The Golden Horde
When it becomes clear that help is not on the way and life in the city is likely to lead to death or enslavement, people will leave. They will hope to find stores that have not yet been plundered, warehouse that remain unpillaged, preppers who might have stockpiles from which to feed them, farmers who might have food on the hoof or in their barns, or any other source of food. These aren’t preppers. They won’t have a plan, but they will have figured out that staying in the city is a death sentence.
There will be an early peak of these refugees who leave the cities in the first few weeks in pursuit of food, water, and hope. More will leave later. Few of them will be welcome in the hard-hit country.
This mass exodus of city folk heading out of the cities in search of sustenance and shelter is known in prepper circles as the Golden Horde. It will be one of the biggest threats faced by those outside the city.
By Car or by Foot
At first, the golden horde will drive, if their vehicles work, and they will take the interstates because Google Maps won’t be working and it’s the only way they know. They will run out of gas, run into stalled traffic, and may find that their way has been blocked by those who prefer to keep them in the city. As the exodus gets worse, it would not surprise me to see people take out bridges and overpasses to prevent city folk from coming to their area. (Another example of us versus them.) Those tall cement walls they built along the Interstate will confine and channel the Golden Horde, trapping them and possibly creating killing fields.
Later, the refugees will take secondary roads, or even boats if the city is on a river. Some will bicycle. Many will walk. Those with come sense will go cross country, avoiding the roads and traps.
It’s a Long Walk
Before an outsider reaches our county, they’d have to fight their way out of the city, along miles of Interstates, through the suburbs and past towns, and then through a neighboring county. If they managed to do that, they still have to go up and down multiple mountains, pass through more small towns and villages, and get by many people who don’t want outsiders to come in before they reach us. This may include the sheriff and definitely includes people who have heavy equipment with which to barricade the road, tear out a section of it, or bring down bridges. Let’s not forget one thing poor Appalachian counties have plenty of: veterans from every conflict since Vietnam.
I just don’t see outsiders getting this far unless it’s the military, and I don’t see why they would bother. If that is the case, then I am thankful that mountains are not tank country.
In a post-SHTF scenario in rural America, some of your neighbors are going to be your friends, allies, and trading partners. You will work with them to form a community. But there will also be neighbors who won’t fit into that arrangement. These may be the addicts and the meth dealers, or they may be the angry son-of-a-bitches that never fit in and aren’t very social.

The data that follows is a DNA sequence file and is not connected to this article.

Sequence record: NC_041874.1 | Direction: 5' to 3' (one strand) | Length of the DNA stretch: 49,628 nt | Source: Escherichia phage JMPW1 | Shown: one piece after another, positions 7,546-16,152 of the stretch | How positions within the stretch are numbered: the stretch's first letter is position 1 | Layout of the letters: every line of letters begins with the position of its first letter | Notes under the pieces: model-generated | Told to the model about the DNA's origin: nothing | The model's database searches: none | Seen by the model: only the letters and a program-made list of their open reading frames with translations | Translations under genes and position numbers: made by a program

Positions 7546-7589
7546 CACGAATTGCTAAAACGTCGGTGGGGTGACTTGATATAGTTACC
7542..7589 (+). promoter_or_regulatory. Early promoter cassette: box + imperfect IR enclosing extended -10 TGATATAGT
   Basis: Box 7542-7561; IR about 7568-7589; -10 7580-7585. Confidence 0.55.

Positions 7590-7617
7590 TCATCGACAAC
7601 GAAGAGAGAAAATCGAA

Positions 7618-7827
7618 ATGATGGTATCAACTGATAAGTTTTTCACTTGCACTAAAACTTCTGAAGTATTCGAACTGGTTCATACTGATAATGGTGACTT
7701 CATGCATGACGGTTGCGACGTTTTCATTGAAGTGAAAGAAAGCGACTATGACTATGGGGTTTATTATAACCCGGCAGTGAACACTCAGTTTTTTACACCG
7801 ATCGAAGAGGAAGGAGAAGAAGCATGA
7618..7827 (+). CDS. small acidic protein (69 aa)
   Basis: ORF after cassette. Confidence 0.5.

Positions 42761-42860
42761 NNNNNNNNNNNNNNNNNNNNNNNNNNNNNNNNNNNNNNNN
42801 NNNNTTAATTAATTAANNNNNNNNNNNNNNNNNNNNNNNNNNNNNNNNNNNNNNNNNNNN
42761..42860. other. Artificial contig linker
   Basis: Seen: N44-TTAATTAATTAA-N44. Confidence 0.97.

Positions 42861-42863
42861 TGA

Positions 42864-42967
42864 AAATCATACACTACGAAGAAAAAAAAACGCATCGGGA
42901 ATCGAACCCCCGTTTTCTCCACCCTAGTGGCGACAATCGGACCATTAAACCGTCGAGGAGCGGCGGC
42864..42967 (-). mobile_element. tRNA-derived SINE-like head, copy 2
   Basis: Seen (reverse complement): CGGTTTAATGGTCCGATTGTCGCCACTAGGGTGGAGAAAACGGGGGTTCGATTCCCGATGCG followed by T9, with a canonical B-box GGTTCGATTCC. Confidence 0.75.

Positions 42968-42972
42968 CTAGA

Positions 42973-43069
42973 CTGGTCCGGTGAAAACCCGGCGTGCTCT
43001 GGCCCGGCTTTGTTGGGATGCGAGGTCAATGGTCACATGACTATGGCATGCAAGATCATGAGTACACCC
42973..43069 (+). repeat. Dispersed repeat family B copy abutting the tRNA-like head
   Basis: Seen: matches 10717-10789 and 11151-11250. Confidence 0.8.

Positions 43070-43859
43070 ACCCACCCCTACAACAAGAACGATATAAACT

The good news is the locals know who these folks are and have since they were troublesome teenagers. In a small community, it is hard to hide things. We know who is the arsonists, who cooks meth, and the guys who sell shine. They are left alone because this area is big on live-and-let-live, but when they encroach on the lives of others, kill their livestock, or steal their property, that changes. When their bad habits leave them ill prepared to survive and unwilling to work or contribute, I expect most of them won’t be around very long. We won’t need any extra mouths that aren’t accompanied by calloused hands.
Off the Beaten Path
As I alluded earlier, there are advantages to being off the beaten path. If you have yet to find your prepper property, look for somewhere at least 20 miles from the Interstate. Look at places that are not on though roads, and where the route in can be easily blocked to impede visitors. For you folks living in a subdivision, think of it as being on a cul-de-sac far from the entrance. Sure, it takes some added time to get anywhere, but that delay can pay off in spades when someone is trying to attack you.
I occasionally see a headline on Yahoo Finance or other financial websites about people who “retire” or at least stop working in their 20s, 30s or 40s. They live their life off their savings. Many of them travel the world, move to somewhere in Europe or South America with a lower cost of living, or take up RVing. Some of them may work remotely or take a part-time job from time to time.
If you have ever considered doing this, I would encourage you to move to your bug our location or to buy a prepper property instead. Start your homestead, improve or build your house, support your local business, become known to the locals, and don’t tell people you’re a prepper.
The sooner the better.